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J Endocrinol Invest. 2009 Feb;32(2):169-74.

Blood coagulation and fibrinolysis in patients with Cushing's syndrome: increased plasminogen activator inhibitor-1, decreased tissue factor pathway inhibitor, and unchanged thrombin-activatable fibrinolysis inhibitor levels.

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Karadeniz Technical University Faculty of Medicine, Department of Internal Medicine, Division of Endocrinology and Metabolism, Trabzon, Turkey.



Cushing's syndrome (CS) is associated with an increased cardiovascular mortality and morbidity. Chronic endogenous and exogenous hypercortisolism frequently induce a hypercoagulable and thrombotic condition. Little is known about hemostatic features of patients with CS. To our knowledge, plasma tissue factor pathway inhibitor (TFPI) and thrombin-activatable fibrinolysis inhibitor (TAFI) levels in these patients have not been investigated. Therefore, the main purpose of this study was to evaluate the markers of endogenous coagulation/fibrinolysis, including TFPI and TAFI, and to investigate the relationships between cortisol and these hemostatic parameters and serum lipid profile in patients with CS.


Twenty-four patients with CS and 24 age-matched healthy controls were included in the study. Prothrombin time (PT), activated partial thromboplastin time (aPTT), fibrinogen, factors V, VII, VIII, IX, and X activities, von Willebrand factor (vWF), antithrombin III (AT III), protein C, protein S, tissue plasminogen activator (t-PA), tissue plasminogen activator inhibitor-1 (PAI-1), TFPI and TAFI, as well as common lipid variables, were measured. The relationships between serum cortisol and these hemostatic parameters were examined.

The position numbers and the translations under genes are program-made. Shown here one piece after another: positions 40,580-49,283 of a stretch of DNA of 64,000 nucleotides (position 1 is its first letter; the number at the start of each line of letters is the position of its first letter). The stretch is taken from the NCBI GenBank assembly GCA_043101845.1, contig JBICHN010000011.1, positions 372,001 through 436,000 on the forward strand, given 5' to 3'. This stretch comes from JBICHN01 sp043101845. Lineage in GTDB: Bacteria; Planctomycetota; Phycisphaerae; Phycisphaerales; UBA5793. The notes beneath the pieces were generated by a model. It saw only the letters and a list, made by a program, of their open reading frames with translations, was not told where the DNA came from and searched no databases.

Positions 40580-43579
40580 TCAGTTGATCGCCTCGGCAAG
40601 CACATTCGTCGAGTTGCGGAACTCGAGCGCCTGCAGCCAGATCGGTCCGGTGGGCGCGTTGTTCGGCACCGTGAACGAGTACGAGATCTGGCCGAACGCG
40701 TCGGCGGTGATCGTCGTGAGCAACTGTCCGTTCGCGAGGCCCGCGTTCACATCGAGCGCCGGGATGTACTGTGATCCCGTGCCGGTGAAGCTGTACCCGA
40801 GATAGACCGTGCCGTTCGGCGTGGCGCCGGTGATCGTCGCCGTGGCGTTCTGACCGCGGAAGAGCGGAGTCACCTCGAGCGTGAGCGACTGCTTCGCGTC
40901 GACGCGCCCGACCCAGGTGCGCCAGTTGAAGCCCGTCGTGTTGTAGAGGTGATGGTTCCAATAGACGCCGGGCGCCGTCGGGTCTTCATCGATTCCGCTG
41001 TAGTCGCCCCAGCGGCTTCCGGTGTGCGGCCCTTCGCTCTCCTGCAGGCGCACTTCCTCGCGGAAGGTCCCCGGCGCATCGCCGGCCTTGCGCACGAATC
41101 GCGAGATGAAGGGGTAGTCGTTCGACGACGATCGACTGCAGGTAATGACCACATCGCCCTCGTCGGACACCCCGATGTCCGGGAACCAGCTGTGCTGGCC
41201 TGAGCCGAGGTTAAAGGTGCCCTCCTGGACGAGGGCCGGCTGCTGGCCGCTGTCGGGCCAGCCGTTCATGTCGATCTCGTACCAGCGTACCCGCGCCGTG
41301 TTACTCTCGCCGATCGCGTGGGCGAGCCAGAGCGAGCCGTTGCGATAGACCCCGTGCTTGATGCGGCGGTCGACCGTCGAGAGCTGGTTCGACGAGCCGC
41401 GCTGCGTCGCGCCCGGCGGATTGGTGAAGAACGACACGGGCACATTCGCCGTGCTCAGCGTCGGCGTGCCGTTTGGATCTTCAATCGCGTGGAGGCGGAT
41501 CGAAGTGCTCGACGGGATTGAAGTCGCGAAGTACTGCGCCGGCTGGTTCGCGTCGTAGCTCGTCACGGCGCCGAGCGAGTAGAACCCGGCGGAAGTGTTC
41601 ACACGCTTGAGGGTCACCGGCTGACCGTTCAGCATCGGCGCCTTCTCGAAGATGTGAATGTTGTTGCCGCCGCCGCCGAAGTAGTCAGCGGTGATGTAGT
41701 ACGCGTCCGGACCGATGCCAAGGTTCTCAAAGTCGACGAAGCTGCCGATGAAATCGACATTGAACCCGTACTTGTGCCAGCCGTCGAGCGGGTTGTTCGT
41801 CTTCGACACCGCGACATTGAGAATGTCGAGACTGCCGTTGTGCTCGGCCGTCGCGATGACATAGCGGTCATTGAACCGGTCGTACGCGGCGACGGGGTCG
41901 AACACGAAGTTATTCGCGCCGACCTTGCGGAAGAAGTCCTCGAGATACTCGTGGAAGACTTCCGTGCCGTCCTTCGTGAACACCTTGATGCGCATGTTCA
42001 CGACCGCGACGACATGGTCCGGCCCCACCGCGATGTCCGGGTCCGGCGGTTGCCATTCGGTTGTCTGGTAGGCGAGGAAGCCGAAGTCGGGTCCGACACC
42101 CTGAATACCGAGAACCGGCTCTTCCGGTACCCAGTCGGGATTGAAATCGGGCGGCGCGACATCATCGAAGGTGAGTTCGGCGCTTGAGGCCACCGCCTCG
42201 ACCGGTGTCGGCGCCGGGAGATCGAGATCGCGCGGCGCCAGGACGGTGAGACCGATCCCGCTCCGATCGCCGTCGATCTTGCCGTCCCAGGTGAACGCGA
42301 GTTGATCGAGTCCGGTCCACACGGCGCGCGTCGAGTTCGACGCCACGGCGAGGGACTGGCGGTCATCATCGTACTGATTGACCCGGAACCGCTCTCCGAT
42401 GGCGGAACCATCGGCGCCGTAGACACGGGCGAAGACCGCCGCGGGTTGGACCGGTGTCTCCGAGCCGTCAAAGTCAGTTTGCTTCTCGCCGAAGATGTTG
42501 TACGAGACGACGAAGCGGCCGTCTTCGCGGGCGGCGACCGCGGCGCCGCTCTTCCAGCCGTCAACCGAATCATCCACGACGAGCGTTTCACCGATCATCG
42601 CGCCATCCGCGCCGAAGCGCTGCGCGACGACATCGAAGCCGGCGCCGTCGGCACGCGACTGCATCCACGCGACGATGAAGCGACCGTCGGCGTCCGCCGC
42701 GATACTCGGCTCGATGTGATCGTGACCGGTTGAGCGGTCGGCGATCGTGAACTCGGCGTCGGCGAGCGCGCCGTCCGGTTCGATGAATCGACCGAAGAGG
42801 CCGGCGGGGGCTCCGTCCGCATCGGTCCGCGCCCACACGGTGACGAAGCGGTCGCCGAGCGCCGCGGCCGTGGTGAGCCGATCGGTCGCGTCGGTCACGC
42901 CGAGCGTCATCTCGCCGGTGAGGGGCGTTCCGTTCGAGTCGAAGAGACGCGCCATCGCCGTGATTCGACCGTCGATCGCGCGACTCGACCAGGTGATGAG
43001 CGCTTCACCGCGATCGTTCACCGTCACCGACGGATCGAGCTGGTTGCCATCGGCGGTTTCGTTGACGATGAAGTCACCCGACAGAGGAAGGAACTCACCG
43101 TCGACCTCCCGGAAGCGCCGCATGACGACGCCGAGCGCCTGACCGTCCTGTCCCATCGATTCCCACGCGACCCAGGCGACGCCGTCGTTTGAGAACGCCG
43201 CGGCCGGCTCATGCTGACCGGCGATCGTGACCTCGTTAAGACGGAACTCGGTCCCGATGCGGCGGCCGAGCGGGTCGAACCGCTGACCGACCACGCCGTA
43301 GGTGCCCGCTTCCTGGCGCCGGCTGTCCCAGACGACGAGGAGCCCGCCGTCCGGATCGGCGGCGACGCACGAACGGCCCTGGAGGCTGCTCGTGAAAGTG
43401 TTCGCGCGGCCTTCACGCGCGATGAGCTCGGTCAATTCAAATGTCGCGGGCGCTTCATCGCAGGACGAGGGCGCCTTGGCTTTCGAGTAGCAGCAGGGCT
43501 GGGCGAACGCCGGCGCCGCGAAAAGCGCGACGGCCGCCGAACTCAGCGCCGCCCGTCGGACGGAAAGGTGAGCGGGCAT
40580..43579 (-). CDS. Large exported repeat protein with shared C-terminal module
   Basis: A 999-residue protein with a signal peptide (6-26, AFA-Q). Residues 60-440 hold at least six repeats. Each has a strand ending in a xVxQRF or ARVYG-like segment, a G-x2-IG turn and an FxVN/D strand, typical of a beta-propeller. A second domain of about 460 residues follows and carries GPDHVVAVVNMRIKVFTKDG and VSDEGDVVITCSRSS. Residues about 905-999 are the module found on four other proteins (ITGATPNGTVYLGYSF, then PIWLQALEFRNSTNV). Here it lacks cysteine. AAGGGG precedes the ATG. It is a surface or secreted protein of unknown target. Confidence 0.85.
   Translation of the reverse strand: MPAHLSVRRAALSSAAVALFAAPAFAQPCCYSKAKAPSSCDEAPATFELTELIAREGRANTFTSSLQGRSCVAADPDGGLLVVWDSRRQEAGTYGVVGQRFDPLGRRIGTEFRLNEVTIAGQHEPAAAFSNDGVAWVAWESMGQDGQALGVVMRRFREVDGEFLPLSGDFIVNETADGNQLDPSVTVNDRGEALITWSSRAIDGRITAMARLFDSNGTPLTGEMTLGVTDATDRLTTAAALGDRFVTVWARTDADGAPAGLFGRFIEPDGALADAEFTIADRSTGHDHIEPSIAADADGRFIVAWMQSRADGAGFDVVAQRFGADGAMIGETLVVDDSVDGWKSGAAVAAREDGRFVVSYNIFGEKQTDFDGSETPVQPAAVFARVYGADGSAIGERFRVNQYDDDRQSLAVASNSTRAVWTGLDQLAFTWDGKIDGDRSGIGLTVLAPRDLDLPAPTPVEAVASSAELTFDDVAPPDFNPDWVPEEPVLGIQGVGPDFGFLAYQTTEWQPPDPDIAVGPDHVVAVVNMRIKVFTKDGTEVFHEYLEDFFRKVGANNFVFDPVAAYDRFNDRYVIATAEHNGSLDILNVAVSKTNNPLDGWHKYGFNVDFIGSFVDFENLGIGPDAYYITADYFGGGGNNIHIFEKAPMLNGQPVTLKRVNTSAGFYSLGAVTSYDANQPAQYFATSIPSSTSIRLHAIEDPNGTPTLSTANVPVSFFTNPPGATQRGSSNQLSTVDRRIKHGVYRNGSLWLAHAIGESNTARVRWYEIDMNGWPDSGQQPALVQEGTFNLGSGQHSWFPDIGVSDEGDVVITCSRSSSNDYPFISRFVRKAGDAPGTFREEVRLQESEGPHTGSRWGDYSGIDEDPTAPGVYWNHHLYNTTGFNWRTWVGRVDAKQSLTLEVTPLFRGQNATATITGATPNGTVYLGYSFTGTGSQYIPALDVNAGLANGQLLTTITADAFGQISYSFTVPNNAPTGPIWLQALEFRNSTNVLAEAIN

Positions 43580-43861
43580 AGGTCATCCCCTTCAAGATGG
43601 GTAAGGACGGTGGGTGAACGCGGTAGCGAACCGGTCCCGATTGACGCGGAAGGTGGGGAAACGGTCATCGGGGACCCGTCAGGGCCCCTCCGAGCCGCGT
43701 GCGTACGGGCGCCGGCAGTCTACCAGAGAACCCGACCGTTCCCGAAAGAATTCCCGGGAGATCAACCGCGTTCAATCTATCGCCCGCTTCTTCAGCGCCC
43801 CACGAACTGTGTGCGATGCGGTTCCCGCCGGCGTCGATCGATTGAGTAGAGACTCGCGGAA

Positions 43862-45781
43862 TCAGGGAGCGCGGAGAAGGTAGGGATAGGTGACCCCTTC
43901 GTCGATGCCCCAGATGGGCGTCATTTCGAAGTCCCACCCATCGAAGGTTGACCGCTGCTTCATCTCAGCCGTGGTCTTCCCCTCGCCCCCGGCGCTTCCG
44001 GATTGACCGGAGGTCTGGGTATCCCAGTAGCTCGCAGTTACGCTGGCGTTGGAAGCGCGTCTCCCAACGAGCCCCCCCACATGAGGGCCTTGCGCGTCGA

Compared with the control subjects, platelet count, PT, fibrinogen, AT-III and PAI-1 were significantly increased in patients with CS (p<0.05, p<0.0001, p<0.01, p<0.05, and p<0.0001, respectively), whereas aPTT and TFPI levels were significantly decreased (p<0.0001 and p<0.01, respectively). Plasma TAFI Ag levels did not significantly change in patients with CS compared with the controls. In patients with CS, we showed a negative correlation between serum cortisol: 08:00 h and aPTT (r:-0.469, p<0.05). Serum cortisol: 24:00 h was positively correlated with PAI-1 Ag levels (r: 0.479, p<0.05).


In conclusion, we found some important differences in the hemostatic parameters between the patients with CS and healthy controls. Increased platelet count, fibrinogen, PAI-1, and decreased TFPI levels in these patients represent a potential hypercoagulable and hypofibrinolytic state, which might augment the risk for atherosclerotic and atherothrombotic complications. This condition may contribute to the excess of mortality due to cardiovascular disease seen in patients with CS.

[Indexed for MEDLINE]

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